* We have an unbelievable group of people involved in League 42. And our coaches are top notch. Many have coached at Westurban and at other high levels of youth baseball. Yet they want to be with these kids, 98 percent of whom are beginners, because they realize the importance of the mission. One of our coaches is giving up some time with his son’s traveling team to be involved with his League 42 team.

* I’m taking the plunge into the HBO series Game of Thrones. I’m starting at the beginning, thanks to Netflix. I’ve binge-watched two series in my life – Deadwood and The Wire. Will Game of Thrones be the third?

* I’m also getting back into Veep after not watching it much during its last season. And I tried the debut of Silicon Valley. It’s too early to tell on that one.

* I need to read more. I’ve been telling myself that for years, to no avail. Telling myself that I need to read more has absolutely no effect on me reading more.

* Did I use “effect” correctly there? Or should it have been “affect?” Does someone have an easy way to explain when to use one vs. when to use the other? I have not been able to get affect/effect figured out and I’ll be 60 years old soon. It’s embarrassing.

* I sure hope 24 is as good as it was during its first run. It’ll be a terrible thing if it isn’t. I’m looking forward to the debut of the series in early May.

* I have a column coming out on Korleone Young this weekend at and in The Eagle. I’ve had a couple of long conversations with Young, the former East High basketball star and can’t miss prospect who missed. He’s a really interesting guy. And a smart guy. I just hope he’s a real guy. And by that, I hope he follows through on everything he’s told me and others. Young has had an interesting life and insists that he’s intent on helping kids avoid some of the mistakes and pratfalls that he’s made.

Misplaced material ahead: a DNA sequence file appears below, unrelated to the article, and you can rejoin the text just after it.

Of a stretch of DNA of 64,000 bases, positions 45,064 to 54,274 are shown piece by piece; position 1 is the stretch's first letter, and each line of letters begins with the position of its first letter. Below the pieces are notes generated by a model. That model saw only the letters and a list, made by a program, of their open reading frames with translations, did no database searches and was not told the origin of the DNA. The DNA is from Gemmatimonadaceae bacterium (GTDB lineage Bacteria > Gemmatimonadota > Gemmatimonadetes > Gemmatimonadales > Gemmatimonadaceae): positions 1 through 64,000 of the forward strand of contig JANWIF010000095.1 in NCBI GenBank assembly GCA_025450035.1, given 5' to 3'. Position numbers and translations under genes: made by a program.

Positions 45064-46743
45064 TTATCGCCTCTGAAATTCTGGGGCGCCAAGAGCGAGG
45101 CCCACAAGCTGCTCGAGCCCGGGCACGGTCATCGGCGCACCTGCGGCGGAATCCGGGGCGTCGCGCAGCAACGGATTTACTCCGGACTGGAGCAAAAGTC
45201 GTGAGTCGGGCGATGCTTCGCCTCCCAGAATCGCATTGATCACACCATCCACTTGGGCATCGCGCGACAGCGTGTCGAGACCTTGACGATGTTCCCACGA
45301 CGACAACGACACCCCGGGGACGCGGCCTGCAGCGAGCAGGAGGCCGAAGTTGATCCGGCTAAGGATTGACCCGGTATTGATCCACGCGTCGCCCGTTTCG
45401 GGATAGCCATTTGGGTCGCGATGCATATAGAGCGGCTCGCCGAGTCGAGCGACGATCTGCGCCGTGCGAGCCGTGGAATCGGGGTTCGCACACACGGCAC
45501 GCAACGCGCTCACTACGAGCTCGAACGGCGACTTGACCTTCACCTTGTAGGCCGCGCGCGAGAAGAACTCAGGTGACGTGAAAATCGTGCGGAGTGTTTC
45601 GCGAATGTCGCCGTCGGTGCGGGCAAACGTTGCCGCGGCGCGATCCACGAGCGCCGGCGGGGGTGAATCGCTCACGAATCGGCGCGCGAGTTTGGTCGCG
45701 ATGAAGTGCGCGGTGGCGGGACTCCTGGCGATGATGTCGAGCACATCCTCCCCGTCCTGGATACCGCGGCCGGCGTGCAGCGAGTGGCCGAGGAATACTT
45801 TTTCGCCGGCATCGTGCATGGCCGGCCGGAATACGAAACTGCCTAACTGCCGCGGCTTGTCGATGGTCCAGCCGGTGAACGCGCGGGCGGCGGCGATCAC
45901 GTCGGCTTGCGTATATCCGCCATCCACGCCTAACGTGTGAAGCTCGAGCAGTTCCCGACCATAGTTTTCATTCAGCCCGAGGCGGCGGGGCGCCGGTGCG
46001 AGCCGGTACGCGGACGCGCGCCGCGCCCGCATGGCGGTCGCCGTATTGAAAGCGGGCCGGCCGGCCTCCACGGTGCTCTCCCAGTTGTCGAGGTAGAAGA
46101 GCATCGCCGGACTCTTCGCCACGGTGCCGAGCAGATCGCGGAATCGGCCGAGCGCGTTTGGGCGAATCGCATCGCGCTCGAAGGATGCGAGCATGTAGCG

* I’m going to write about Young every year for a while. One reason is because he’s a fascinating person with an interesting story. And another is because I want him to succeed in this second act of his life. I think he has a lot to offer this community and especially young and impressionable kids from the inner-city. He says he wants to be held accountable. He wants to prove himself. I’m hoping he does.

* I’m looking forward to spending some time on the patio at The Shamrock later today. It’ll be soothing.

* I sense a big change coming in college athletics soon. I’m not exactly sure what form it will take, but the amateurism that college sports used to espouse is dead as a door nail. Hypocrisy is running rampant. The NCAA’s grasp is loosening. Something big is about to happen.

* Dorial Green-Beckham has been dismissed from the Missouri football team. My respect for Gary Pinkel just grew.

* I have six phone books piled up in my office. Do people use phone books anymore? Wait, I just used one last week to contact a guy I know in town. His number was in the book. He answered his home phone. I felt like I was back in 1967.

* I miss 1967, by the way. And 1964.

* Yes, the St. Louis Cardinals won the World Series in both of those years. Good catch. But I miss those years for other reasons, too.

* I’m going to Salina and the Stiefel Theater on July 11 to see Three Dog Night. Their lead guys, Cory Wells and Danny Hutton, are in their early-70s. I’ve been a fan of the group since I was in the eighth grade. I’m only sorry original drummer Floyd Sneed is no longer with the band.

* I first saw Three Dog Night at what is now Koch Arena when I was in the ninth grade. I’m not sure how I got there, since I was too young to drive. Surely my parents didn’t take me because that would have just been pathetic. And I would have remembered that, surely. No, I’m sure I was there with friends.

* That might have been my first concert.

* I wish I had a running tally of every day in my life. A diary, I guess. Although I associate diaries with sappiness, for some reason. I would just like to be able to go back through my life and see what I did every day. I’ve seen stories about people who have photographic memories and can remembers things like that. I envy them.

* What did I do on Feb. 17, 1983? Heck if I know. But I had to do something.